18 October 2012 — The Productivity Commission has gone to town on the electricity networking regulation.

The report, Electricity Network Regulatory Frameworks, released today, was prepared for participants making submissions to the public inquiry into electricity network regulation.

However the Commission has used the report to highlight flaws in the system.

It found electricity prices had risen by more than 50 per cent in real terms over the past five years thanks to “spiralling network costs are the main contributor to these increases, partly driven by inefficiencies in the industry and flaws in the regulatory environment”.

The report said that while resolving benchmarking and interconnector problems was worthwhile, that was only as a component of a more fundamental, nationally-focused, package of reforms that addressed the major, interlinked regulatory barriers to the efficiency of  electricity networks.

Those barriers included:

  • a poor focus on consumers,  despite  their interests being the overarching objective of the regulatory regime
  • inadequate demand management
  • costly ways of achieving, and sometimes excessive, reliability requirements
  • state regulatory arrangements and network business ownership
  • the resourcing and capacity of, and structural arrangements for, the regulator, the regulatory rules, and the ability of the regulator to apply them.

“The overarching objective of the regulatory regime is the long-term interests of electricity consumers. This objective has lost its primacy as the main consideration for regulatory and policy decisions. Its pre-eminence should be restored by giving consumers much more power in the regulatory process,” the report said.

The Commission found that “some 25 per cent of retail electricity bills” was required to meet around 40 hours of critical peak demand each year.

“Avoiding this requires a phased and coordinated suite of reforms, including consumer consultation, the phased removal of retail price regulation, and the staged introduction of smart meters, accompanied by time-based pricing for critical peak periods.

“This would defer costly investment, ease price pressures on customers, and reduce the large hidden cross-subsidies from (often lower-income) people who do not heavily use power in peak times, to those who do.”

Another finding was that while reliability was critical to electricity networks, some consumers were forced to pay for higher reliability than they valued.

“Reliability decisions should be based on what customers actually want, rather than by prescriptive (sometimes politically influenced) standards,” the report said.

The report found state-owned network businesses had conflicting objectives but there was no evidence that these businesses outperformed their private counterparts in terms of efficiently meeting the long-term interests of their customers. Conflicting objectives also frustrated the effectiveness of incentive regulation for these businesses, the report said.

Other findings included:

  • In progressing reform, the Australian Energy Regulator needs more resourcing, expertise, independence and accountability.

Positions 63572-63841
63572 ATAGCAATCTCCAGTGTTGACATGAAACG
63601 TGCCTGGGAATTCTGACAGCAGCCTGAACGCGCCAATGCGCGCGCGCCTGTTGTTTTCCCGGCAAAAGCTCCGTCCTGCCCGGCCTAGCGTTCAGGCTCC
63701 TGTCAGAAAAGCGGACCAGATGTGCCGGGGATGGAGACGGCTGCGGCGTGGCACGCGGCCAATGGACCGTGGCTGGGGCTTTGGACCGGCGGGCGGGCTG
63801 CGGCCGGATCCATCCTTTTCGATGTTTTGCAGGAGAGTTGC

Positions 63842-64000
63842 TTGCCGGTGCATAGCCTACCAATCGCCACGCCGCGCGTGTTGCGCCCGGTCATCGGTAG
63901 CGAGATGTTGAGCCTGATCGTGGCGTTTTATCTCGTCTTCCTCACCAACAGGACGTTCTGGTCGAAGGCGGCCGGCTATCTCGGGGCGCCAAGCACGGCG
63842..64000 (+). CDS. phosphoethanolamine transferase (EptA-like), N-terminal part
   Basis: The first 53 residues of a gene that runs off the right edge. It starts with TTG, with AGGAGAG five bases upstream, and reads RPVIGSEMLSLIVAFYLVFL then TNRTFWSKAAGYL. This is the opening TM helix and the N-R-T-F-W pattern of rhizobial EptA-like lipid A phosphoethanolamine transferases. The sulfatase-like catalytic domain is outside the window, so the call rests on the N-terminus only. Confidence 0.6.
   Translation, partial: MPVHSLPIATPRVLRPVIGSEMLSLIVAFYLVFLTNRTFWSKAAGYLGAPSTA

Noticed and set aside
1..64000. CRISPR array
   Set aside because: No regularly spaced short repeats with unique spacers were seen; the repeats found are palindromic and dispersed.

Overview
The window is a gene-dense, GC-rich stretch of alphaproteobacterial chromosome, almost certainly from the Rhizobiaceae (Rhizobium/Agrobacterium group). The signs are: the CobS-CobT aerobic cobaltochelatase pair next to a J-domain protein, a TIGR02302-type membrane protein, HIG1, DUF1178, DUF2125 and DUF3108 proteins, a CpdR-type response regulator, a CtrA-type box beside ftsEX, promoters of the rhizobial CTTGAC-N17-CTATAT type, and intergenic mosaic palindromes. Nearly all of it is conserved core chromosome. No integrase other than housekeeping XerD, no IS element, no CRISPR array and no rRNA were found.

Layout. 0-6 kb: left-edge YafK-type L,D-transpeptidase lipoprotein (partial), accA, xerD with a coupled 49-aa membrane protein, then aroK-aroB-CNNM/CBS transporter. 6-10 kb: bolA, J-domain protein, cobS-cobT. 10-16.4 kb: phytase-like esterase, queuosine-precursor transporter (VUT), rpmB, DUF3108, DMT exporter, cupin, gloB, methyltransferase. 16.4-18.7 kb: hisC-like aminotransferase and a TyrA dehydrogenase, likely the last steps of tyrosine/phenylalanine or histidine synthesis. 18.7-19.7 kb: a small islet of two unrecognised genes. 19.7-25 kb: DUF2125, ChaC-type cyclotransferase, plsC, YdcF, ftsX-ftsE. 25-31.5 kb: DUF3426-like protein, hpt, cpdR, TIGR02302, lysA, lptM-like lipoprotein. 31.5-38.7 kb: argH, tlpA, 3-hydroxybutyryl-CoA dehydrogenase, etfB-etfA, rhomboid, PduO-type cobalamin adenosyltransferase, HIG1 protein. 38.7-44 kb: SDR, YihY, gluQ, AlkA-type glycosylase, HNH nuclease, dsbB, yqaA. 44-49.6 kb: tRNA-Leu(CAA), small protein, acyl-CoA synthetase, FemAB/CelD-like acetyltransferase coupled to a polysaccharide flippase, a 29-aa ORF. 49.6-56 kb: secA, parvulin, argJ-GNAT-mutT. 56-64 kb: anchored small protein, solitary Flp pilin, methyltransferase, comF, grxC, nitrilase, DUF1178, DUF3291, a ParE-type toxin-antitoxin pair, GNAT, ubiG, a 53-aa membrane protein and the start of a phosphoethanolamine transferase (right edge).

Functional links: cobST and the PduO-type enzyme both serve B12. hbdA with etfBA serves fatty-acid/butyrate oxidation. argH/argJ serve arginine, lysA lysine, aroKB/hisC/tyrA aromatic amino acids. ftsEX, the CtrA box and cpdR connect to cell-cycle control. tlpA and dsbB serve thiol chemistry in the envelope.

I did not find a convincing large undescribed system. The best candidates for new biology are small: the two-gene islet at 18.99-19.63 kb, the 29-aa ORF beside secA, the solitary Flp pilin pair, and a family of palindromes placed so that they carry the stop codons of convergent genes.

• The incentive regulation regime encourages businesses to build too much. Eliminating some obvious flaws would encourage more efficient investment.
  • At this stage, benchmarking  — which compares the relative performance of businesses — is too unreliable to set regulated revenue allowances. Nevertheless, greater and more effective use of benchmarking could better inform the regulator’s decisions.
  • There is no evidence of insufficient capacity in the interconnectors carrying power between jurisdictions, as sometimes alleged. In fact, they are underutilised because of perverse incentives created by the regulatory regime. Changes to pricing rules address these incentives.
  • The gains from a package of reforms are significant. While the gains from these reforms are large, they will not happen overnight — long-term investments and regulatory decisions have already been made. But future cost savings rely on reforms made now.
  • In considering the benefits for consumers, it is important not to blame network businesses for the current inefficiencies. Mostly, they are responding to regulatory incentives and structures that impede their efficiency

The Commission also found the importance of the long-term interests of consumers —  the objective of the national regulatory regime —  had been under-emphasised.

“The ‘National’ in the NEM is also a work in progress — but progressing too slowly in the Commission’s view.

“State and territory governments, and their regulators, still play too large a role in setting reliability standards and in regulating retailing, and they also mandate other licence conditions for the network businesses.

“Additionally, they have various renewable energy policies that affect network businesses’ options for efficiently addressing emerging bottlenecks in their systems. They are the owners of network services in Queensland, New South Wales, Tasmania and, in part, the Australian

Capital Territory. They still own generators in New South Wales and Tasmania, and

retailers in Tasmania and the Australian Capital Territory.

“As a result, there is no nationally uniform regulation of network services in the NEM.”

See the Productivity Commission’s draft recommendations here.